Lanolin was once considered a beauty taboo, companies would go as far to label their products ‘lanolin-free’, but it turns out that lanolin is one of the most skin-loving ingredients around.
Here we share the beauty benefits of lanolin, whether it’s in the form of lanolin oil or pure lanolin cream, as well as some of our favourite products that contain lanolin.
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The history of lanolin
Lanolin has been used as a moisturiser since Ancient Greek times. It wasn't until the 1960s that it began to garner a bad name for itself, with consumers reporting allergies to lanolin. Why in the ’60s? That’s when farmers started using more and more pesticides on their crops and on their sheep to protect them from infestation. Some traces of these pesticides ended up in beauty products, giving people allergic reactions. Changes in these practices, as well as developments in processing technology, have allowed for much purer lanolin to hit the market.
Where does it come from?
Lanolin is an oil produced by sheep to keep their wool coats waterproof and deodorised. A sheep's shorn wool actually contains the lanolin. In its pure form it looks like a yellow-coloured, waxy substance.
Though it can get a bad rap for coming from an animal source, lanolin itself is nothing more than a natural substance (extracted from sheep’s wool) with emollient properties. Dr Frank Lipman says it's a cruelty-free product and it really is a wonder for winter skin.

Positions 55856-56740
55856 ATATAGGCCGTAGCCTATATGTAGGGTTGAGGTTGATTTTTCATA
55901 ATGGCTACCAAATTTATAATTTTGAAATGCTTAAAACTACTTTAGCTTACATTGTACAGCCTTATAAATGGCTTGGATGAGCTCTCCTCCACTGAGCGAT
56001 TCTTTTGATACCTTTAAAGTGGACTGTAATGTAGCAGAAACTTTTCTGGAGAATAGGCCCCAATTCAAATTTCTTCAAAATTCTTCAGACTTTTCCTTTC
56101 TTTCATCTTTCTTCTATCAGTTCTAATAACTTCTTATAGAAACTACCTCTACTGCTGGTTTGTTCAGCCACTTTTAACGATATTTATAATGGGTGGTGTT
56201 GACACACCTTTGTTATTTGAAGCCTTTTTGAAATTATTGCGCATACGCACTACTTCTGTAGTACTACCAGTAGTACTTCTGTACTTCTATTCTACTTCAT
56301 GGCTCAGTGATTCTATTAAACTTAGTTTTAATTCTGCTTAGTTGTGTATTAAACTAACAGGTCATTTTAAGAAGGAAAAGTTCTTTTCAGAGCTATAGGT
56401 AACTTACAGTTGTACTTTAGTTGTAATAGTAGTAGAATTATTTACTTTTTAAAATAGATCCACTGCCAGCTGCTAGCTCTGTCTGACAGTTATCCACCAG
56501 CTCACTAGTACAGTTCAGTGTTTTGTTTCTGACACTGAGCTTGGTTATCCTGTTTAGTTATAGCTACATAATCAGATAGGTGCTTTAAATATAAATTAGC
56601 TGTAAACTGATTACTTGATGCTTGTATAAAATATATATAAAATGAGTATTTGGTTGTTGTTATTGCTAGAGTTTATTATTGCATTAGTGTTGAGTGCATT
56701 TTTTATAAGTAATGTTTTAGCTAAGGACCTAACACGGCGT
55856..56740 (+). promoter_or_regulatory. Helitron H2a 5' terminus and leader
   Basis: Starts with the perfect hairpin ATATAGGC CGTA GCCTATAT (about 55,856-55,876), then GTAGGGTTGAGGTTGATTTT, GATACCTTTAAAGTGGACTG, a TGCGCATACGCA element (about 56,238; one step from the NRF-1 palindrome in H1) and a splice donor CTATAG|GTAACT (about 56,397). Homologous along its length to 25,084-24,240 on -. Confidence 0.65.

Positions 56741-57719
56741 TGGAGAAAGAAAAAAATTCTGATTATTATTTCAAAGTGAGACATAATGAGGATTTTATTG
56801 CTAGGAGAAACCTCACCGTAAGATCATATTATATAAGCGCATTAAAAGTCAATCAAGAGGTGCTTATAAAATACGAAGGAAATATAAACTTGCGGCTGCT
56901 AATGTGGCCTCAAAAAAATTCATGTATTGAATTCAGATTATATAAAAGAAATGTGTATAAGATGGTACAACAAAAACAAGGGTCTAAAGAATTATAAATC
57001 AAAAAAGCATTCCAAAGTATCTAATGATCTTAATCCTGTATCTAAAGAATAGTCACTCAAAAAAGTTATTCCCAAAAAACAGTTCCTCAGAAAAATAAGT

Kirsten Carriol, founder of Lanolips is obviously a big fan of the ingredient. She says it's so great because it has both protective properties and it absorbs into the skin too, helping to hold more water in the skin. So you're left with super soft skin.
Beauty uses of lanolin
If your skin is really dry, then you might want to try a moisturiser with lanolin. The products help to ensure skin doesn't let water escape, holding moisture in the skin.
Lanolin is great for chapped lips because it works in two ways, the waxy texture seals the lips so you don't cause any further chapping, it also absorbs moisture from the air helpng to relieve and soothe dry skin.
If your hair is particularly damaged, you might benefit from using lanolin on the ends. The thick and heavy substance will give your hair a super soft effect, and make unruly hair more manageable.
Breast feeding can often result in sore, chapped and dry nipples for mothers, and the San Diego County Breastfeeding Coalition suggests using lanolin to help relieve this.
Granted, the ingredient, which is derived from the grease extracted from sheep's wool, doesn't sound pretty. But it offers impressive benefits for the skin. Here are some of our favourite products containing lanolin.